In the wide-open race for the GOP presidential nomination, with five-plus weeks until the first nominating contests in Iowa and New Hampshire, the campaigns of the top candidates are scattering accusations and snippets of "opposition research" like birdshot in the hopes of winging an opponent. Facts are sometimes among the casualties.
Mitt Romney, the poll leader in Iowa and New Hampshire, and Rudy Giuliani, the front-runner in national polls, are the most frequent duelists, but Fred Thompson, John McCain, and, increasingly, the surging Mike Huckabee are also mixing it up in combinations that change depending on the issue, the day, or the latest poll result.
"The Republicans are acting like Democrats, who as they used to say form a circular firing squad in the primaries," said Dante Scala, a professor of political science at the University of New Hampshire. "For the first time in a very long time, there's an absence of a consensus candidate for Republicans . . . There's all this uncertainty and a lot of grappling to fit into different roles in the race."
The Republican candidates square off tonight in a key debate in Florida, one of the early primary states in this election's compressed cycle. And most analysts expect more fireworks.
"The field is so fractured," said Patrick Griffin, a New Hampshire-based Republican consultant who is not aligned with any of the candidates. "These guys can no longer define themselves, so they've got to define each other."
Few issues have been as emotional in the GOP race as illegal immigration. While the candidates don't differ greatly on core policies, they have often battled for the symbolic high ground. Romney, for example, has repeatedly attacked Giuliani over "sanctuary cities," a buzz phrase designed to paint his rival as soft on immigration during his eight years as mayor of New York.
Giuliani's camp has fired back, arguing that Romney, while governor, stood silent while Bay State cities and towns proudly declared that immigrants, regardless of legal status, need not fear their local government if they were otherwise law-abiding. Not just the liberal bastions and melting pots of Cambridge and Somerville, but also, Giuliani's campaign asserted, the towns of Lexington, Orleans, and Brewster.
Lexington, Orleans, and Brewster? An upscale Boston suburb and two quite white Cape Cod towns favored by retirees?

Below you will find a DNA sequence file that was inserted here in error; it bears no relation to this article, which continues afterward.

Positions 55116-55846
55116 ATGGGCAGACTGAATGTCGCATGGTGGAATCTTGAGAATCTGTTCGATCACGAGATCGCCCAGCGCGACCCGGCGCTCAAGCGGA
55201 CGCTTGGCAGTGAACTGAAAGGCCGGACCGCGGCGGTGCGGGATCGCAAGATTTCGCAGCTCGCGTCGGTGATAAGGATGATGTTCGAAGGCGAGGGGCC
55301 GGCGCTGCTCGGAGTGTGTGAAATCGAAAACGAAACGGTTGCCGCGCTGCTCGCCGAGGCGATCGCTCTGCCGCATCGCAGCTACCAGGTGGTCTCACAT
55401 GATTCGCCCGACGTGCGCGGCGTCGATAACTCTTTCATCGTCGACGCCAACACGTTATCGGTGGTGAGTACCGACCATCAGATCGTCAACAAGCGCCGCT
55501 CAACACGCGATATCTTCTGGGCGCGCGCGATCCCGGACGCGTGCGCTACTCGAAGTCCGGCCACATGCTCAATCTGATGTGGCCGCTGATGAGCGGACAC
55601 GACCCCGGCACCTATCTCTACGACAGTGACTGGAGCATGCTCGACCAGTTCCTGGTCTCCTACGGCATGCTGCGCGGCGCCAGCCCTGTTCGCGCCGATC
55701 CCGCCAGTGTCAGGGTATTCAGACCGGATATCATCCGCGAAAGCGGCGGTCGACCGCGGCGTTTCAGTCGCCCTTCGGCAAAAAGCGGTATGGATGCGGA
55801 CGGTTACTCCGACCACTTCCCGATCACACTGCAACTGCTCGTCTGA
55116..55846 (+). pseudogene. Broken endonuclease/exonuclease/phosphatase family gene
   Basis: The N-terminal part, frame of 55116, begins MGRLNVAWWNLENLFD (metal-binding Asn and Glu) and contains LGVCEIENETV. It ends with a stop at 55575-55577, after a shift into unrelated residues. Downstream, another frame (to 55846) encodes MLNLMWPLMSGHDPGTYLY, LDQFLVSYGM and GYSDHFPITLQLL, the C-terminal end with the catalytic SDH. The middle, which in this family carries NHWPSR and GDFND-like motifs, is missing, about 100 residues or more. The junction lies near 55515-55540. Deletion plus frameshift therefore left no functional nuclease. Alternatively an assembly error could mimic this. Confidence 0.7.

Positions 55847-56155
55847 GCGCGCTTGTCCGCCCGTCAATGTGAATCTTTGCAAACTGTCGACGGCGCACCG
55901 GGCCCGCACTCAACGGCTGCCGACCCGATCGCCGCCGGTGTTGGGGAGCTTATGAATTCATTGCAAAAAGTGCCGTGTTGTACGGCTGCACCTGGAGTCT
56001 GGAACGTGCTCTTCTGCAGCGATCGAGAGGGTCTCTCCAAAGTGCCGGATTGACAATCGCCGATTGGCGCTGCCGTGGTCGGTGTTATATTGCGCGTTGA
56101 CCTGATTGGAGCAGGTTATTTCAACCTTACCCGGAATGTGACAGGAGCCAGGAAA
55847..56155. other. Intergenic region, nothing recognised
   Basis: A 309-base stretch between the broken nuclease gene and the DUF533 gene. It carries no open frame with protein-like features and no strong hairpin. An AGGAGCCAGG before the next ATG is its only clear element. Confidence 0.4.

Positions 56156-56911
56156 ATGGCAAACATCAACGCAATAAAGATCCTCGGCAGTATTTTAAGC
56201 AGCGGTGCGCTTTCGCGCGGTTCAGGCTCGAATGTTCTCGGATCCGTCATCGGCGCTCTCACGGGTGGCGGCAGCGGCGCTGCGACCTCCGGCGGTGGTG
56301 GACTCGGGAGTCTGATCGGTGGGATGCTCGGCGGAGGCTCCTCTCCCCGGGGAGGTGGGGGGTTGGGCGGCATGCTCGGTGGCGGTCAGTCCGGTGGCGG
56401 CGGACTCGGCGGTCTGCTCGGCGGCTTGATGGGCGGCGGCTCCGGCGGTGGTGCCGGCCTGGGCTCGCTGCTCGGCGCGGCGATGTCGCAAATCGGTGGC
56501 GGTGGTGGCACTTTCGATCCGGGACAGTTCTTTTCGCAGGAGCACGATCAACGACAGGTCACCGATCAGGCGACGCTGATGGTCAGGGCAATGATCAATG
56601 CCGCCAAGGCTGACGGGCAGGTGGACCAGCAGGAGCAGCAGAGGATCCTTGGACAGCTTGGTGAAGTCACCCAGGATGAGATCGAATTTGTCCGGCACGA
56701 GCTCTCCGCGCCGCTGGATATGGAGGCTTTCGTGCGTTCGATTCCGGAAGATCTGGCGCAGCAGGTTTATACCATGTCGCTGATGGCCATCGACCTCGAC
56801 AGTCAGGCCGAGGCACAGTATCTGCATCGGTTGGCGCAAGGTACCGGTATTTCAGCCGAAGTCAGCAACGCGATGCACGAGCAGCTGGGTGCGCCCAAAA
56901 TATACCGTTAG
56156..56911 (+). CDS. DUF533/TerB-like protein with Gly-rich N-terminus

Officials of all three towns were surprised to learn they've become grist in the presidential campaign mill. And all three say their communities are not, by any definition, sanctuary towns harboring undocumented immigrants.
In 2003 and 2004, Orleans, Brewster, and Lexington town meetings all passed resolutions opposing some provisions of the federal Patriot Act, including local enforcement of federal immigration laws. But officials from all three towns say those votes hardly amount to becoming an illegal immigrant sanctuary.
"It was all about the Patriot Act; it had nothing to do with this sanctuary thing," said John P. Hinckley Jr., a selectman in Orleans, who had forgotten about the measure until asked by the Globe. "It was simply an opinion of Town Meeting. To my knowledge, the selectmen have never done anything about it."
"I'd forgotten about this issue," Charles Sumner, town administrator of nearby Brewster, said when asked about the resolution passed at a Special Town Meeting in November 2003. The summary of the warrant article says: "The purpose of this article is to take a second look at federal laws and regulations which were meant to address terrorist threats, most notably the USA Patriot Act." It also asked local officials "to protect the civil liberties of Brewster residents, to the extent permissible by law."
Jeanne Krieger, chairwoman of the Lexington board of selectmen, said of that town's vote: "Even after the resolution, it was never anything we felt the need to enforce. In all honesty, I don't think it was an immigration issue; it was about freedom of speech and other aspects of the Patriot Act."
John "Toby" Sackton, an advocate of the Lexington petition, said supporters believed that a federal mandate for the town to enforce national immigration laws was "a violation of local control" and was amazed it has surfaced as an issue in the national campaign. "This is really surprising," he said. "I'm sure some campaign researcher dug this up."
The finer details of issues have not always figured prominently in the heat of the exchanges on the GOP trail.
Roaring out of the Thanksgiving break last weekend, both Romney and Giuliani traded shots for two days running on a variety of issues - spending, tax cuts, crime, healthcare, and appointments - as they stumped in New Hampshire, where Giuliani is redoubling his efforts to catch Romney.
Giuliani and Romney have used increasingly harsh language against each other. But in the past five days, Romney and Thompson have also zinged Huckabee for advocating driver's licenses and tuition breaks for illegal immigrants while governor of Arkansas; Huckabee hammered Romney for shifting positions on abortion and gay rights; McCain whacked both Giuliani and Huckabee for their lack of military and foreign policy experience; and Giuliani's campaign issued a release criticizing Thompson's record on taxes while serving as a senator from Tennessee.
So much for Ronald Reagan's "11th commandment" - "Thou shalt not speak ill of any fellow Republican."
In recent days, Giuliani's campaign has sought to contrast Romney's comments on the campaign trail with his record as governor.
Romney insists that sanctuary communities are "magnets" for illegal immigrants and, if he's elected, will be punished. But if the words "sanctuary city" ever crossed Romney's mind during four years as governor, there's no record of it.
"When he was governor, I never heard him take a position on it," said Somerville Mayor Joseph A. Curtatone.